What Is Purchasing Investment Property Through LLC?
Purchasing investment property through LLC is generally a positive move to protect your assets.3 min read
Purchasing investment property through LLC is generally a positive move to protect your assets.
Should You Form a Limited Liability Company for Your Investment Property?
One of the primary reasons someone chooses to form a limited liability company (LLC) is to protect their assets. If you are considering forming an LLC, it is important to weigh the pros and cons of forming this entity as compared to forming a corporation or a partnership.
Deciding whether or not to place your real estate properties into an LLC depends on your goals and what you would like to accomplish by forming an LLC. It is also dependent on your position as an investor. One reason to consider forming an LLC is if you already own a property and are considering buying another one. Another reason to consider forming an LLC for your investment properties is if you own several different properties within multiple states and you feel you may benefit from the legal protection afforded by an LLC.
During the last ten years, limited liability companies have become one of the most common and preferred types of business entities for use in holding title to real estate investment properties.
History of the Use of LLCs for Investment Properties
It was not until 1977 that limited liability companies actually came into existence. Limited liability companies originated in the State of Wyoming when special legislation was enacted in order to accommodate oil companies and their needs. Before LLCs were created, real estate investors were limited to using corporations in order to acquire titles to property if they wanted limited liability protection. Unfortunately, corporations are an entity with potential drawbacks.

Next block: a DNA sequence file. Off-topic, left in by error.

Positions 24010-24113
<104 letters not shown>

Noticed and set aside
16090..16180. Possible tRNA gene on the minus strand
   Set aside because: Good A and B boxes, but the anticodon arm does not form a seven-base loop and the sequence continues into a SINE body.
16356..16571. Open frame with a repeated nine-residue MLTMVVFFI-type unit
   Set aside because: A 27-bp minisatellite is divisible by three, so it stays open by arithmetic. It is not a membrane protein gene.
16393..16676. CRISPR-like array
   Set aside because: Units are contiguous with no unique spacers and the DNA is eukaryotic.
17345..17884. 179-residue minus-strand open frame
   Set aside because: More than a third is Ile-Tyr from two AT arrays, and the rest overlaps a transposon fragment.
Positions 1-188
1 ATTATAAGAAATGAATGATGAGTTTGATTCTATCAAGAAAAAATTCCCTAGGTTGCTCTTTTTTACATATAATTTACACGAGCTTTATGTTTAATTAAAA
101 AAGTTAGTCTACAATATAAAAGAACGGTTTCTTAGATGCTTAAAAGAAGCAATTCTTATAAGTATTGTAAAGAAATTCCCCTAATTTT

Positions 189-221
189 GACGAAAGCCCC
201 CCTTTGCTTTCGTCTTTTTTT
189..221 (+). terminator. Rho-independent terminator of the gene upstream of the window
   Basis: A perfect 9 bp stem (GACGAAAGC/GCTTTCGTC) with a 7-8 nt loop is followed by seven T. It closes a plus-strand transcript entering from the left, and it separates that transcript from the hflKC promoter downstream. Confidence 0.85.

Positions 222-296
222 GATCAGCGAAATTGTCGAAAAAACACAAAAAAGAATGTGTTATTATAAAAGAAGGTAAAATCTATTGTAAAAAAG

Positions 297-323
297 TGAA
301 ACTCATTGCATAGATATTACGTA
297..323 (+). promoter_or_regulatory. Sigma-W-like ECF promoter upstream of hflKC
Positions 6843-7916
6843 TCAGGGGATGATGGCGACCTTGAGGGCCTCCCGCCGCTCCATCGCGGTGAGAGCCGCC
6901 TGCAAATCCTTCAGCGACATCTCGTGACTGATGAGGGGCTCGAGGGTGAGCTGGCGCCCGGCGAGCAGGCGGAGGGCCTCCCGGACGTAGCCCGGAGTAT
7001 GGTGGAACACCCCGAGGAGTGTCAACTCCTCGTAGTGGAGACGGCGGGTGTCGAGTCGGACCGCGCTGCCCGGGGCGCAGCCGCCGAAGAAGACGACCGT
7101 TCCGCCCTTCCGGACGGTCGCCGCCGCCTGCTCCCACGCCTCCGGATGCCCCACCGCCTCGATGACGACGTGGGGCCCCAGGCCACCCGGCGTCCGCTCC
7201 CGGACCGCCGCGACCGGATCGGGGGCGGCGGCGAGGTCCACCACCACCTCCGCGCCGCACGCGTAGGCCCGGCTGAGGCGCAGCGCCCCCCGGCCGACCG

A few years later, in 1982, the State of Florida enacted its own LLC statute. Presently, all fifty states now have some form of an LLC business structure enacted with their own legislation.
Advantages of Forming an LLC for Your Investment Properties
One of the primary advantages in choosing to form an LLC for your investment properties is that you gain insulation from exposure to personal risk. Additionally, LLCs carry with them the benefit of easy administration along with tax benefits. For these reasons, forming an LLC for your investment properties is generally an attractive option for:
- Protecting your assets
- Protection in case of a lawsuit
- Pass-through taxation
- Ownership transfer
Protecting Your Assets
One of the main reasons investors form LLCs is because buying a real estate property and renting it involves liability. Tenant injuries occurring on the property can leave real estate property owners open to lawsuits for damages. Forming an LLC protects your personal assets in these situations.
Protection in Case of a Lawsuit
Any lawsuit related to the rental property owned by you would typically include you as a defendant. If this were to happen, you would have to defend your personal assets. However, if that property is actually owned by an LLC, your investor risk would then be shielded due to the protection of the company. If you were to lose the suit, the most you could lose would be the assets held by your LLC.
Another benefit to forming an LLC is pass-through taxation. Some real estate investors choose to operate their business structure as an LLC solely because of the tax benefits. Pass-through taxation means you do not have to pay business-level taxes. Instead, you are able to report the company's losses or profits at a lower rate on an individual tax return. Because the LLC is not taxed, you (as the real estate owner) would then be able to avoid a scenario in which you are double taxed.
An additional perk of forming an LLC for your investment properties is that you would be granted the ability to transfer your shares as an owner of the LLC without the need to execute a new deed. You may desire to transfer your shares as a gift to someone else, or as part of an inheritance. Without the requirement of a new deed for this purpose, there would be less paperwork, fewer fees, and you would also have the benefit of more flexibility when transferring your shares.
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